What is MIPS Architecture? (Explained)

What is MIPS Architecture

What is MIPS Architecture?

The MIPS architecture refers to the microprocessors introduced in 1985 and developed by MIPS Technologies. These processors are designed to be used in embedded systems.

Technically, these specific types of processors use a Reduced Instruction Set Computer or RISC.

There is a specialized version of MIPS processors called the MIPS-X that are also designed to be used in small embedded systems such as DVD players.


  • The MIPS architecture refers to a basic RISC instruction set architecture and the processors with such an architecture are used mainly in the embedded systems.
  • Though initially the MIPS architecture was based on 32 bits, later on 64-bit versions were also developed.
  • There are different versions and optional extensions of MIPS available and in use to fit into different types of embedded systems.
  • In the MIPS architecture all the instructions are 32 bits, where 8 bits represent one byte, a half word and a word are represented by 2 bytes or 16 bits and 4 bytes or 32 bits, respectively.
  • Each character in this architecture needs 1 byte and an integer 4 bytes of storage, numbers are signified by literals such as 2, characters are enclosed in single quotes like ‘c’ and the strings in double quotes like ‘Minecraft.’

Understanding MIPS Architecture

What is MIPS Architecture

MIPS is a particular kind of Microprocessor without Interlocked Pipeline Stages, which is also the full form of it.

Though this is not commonly known among the general public, it is very common in the engineering fields.

Typically, this is a load/store architecture, which is also referred to as a register-register architecture, with the exception of the load/store instructions used to access the memory and all instructions typically function on the registers.

The good thing about the MIPS processor architecture is that a lot of complicated functions are removed.

This, in turn, helps in enhancing the raw processing power of the CPU.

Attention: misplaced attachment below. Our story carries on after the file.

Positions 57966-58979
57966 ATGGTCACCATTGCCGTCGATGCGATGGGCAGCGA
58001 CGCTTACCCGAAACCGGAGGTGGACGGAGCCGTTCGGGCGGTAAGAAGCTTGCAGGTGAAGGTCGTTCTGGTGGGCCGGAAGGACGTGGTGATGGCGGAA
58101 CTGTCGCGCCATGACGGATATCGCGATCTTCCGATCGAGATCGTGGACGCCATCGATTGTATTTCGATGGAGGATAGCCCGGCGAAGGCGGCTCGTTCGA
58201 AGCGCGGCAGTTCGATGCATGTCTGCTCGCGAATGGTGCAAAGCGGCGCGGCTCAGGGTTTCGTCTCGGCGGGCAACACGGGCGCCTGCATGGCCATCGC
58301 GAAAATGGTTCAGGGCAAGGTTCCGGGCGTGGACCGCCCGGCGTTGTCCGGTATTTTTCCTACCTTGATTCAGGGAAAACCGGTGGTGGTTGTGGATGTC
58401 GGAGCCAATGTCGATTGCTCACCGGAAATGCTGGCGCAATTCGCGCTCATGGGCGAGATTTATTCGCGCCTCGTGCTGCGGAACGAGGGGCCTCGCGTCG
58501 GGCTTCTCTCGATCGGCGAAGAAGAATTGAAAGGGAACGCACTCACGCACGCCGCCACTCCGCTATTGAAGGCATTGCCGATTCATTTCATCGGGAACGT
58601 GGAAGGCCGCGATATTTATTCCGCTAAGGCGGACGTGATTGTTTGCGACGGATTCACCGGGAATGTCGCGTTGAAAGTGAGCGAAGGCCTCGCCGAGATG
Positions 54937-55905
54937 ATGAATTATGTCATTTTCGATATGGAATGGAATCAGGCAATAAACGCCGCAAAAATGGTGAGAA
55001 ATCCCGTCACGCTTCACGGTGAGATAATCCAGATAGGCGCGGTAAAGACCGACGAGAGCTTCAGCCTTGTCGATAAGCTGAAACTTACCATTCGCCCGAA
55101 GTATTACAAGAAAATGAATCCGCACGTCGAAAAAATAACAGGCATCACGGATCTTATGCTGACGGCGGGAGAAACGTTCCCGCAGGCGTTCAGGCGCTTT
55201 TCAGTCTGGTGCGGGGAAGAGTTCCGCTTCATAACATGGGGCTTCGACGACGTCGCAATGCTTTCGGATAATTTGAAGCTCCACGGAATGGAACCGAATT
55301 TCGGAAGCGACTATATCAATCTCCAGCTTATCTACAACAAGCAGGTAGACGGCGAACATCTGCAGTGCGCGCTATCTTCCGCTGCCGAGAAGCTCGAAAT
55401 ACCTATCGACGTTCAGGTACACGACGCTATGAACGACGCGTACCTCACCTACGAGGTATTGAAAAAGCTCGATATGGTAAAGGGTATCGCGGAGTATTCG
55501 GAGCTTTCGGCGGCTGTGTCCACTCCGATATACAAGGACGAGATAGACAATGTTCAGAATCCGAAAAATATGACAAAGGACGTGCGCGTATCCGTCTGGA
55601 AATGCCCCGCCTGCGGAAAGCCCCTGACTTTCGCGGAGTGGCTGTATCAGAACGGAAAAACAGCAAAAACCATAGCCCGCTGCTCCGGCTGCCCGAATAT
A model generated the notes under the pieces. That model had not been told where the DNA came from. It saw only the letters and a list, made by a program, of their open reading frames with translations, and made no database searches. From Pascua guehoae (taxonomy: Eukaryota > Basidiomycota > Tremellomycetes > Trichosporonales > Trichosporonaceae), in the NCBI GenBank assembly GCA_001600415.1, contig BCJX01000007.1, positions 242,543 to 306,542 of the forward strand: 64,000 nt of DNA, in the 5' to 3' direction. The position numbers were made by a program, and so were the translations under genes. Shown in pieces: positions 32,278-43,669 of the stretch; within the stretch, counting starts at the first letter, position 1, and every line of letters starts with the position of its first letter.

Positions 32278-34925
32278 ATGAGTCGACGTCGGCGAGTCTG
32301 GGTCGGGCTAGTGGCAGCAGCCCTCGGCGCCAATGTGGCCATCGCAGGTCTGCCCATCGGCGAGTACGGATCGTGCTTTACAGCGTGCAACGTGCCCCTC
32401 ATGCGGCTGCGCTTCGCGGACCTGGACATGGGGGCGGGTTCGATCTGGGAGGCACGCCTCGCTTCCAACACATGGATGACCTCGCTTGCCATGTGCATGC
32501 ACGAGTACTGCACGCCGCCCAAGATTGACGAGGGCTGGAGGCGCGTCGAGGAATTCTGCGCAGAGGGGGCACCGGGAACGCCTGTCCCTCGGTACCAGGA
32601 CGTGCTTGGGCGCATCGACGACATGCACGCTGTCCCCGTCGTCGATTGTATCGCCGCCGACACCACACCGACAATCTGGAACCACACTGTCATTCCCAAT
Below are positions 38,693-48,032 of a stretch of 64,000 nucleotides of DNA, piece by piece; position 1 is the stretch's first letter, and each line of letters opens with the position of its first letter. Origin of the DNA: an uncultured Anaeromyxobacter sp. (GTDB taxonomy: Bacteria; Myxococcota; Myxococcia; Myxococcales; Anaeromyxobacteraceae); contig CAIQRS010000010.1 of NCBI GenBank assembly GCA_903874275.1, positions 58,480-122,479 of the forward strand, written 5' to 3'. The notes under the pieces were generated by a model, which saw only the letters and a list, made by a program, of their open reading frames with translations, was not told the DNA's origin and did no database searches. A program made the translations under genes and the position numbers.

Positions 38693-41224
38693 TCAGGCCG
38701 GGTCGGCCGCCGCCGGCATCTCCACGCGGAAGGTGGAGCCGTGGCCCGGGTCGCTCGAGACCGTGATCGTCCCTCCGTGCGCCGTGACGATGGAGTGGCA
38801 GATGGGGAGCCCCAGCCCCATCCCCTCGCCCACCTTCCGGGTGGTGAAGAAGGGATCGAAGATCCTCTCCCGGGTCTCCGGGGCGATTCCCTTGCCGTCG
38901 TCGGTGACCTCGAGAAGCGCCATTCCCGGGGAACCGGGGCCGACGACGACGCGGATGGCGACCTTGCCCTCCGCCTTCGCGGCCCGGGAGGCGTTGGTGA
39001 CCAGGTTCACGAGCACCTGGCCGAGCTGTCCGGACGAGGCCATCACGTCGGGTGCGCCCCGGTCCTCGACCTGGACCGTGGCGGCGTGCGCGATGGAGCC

The fundamental idea of developing the MIPS architecture is to increase the operational speed of the Central Processing Unit without it being interrupted by the additional functionalities.

Therefore, it is not surprising that the microprocessors with MIPS architecture have so fast whittled down to the basics.

Several manufacturers of embedded systems realized that these specific types of chips could be used in their systems very easily with very little or no modification required for it.

The MIPS architectures earlier came only in 32-bit version, but, later on, 64-bit versions were also developed.

You will find different versions of it with diverse features and capabilities available, along with a few other optional, application-specific extensions as well.

The different versions of the MIPS architecture are:

  • MIPS I – This is a load/store architecture thirty-two General Purpose Registers or GPRs with 32 bits.
  • MIPS II – This has a large number of instruction sets added and the load delay slot removed.
  • MIPS III – This is backwards-compatible and provides additional support for 64-bit memory addressing as well as integer operations.
  • MIPS IV – This is the superset of MIPS III that is compatible with all of the versions of MIPS. It was developed mainly with the intention of enhancing the floating point performance.
  • MIPS V – This version comes with an additional data type called the Paired Single or PS as well as variants of existing FP instructions, compare and conditional move, and new instructions.
  • MIPS 32 – This architecture is based on MIPS II and comes with prefetch instructions, conditional moves, multiply-add instructions, cache control instructions, and other features included in it.
  • MIPS 64 – This architecture adds a MIPS 32 mode to run a code in 32 bits code and also comes with MUL and MADD instructions, cache control instructions and more.
  • microMIPS – The microMIPS architecture is available in two variants microMIPS32 and microMIPS64. These are the MIPS 32 and MIPS 64 architectures, respectively.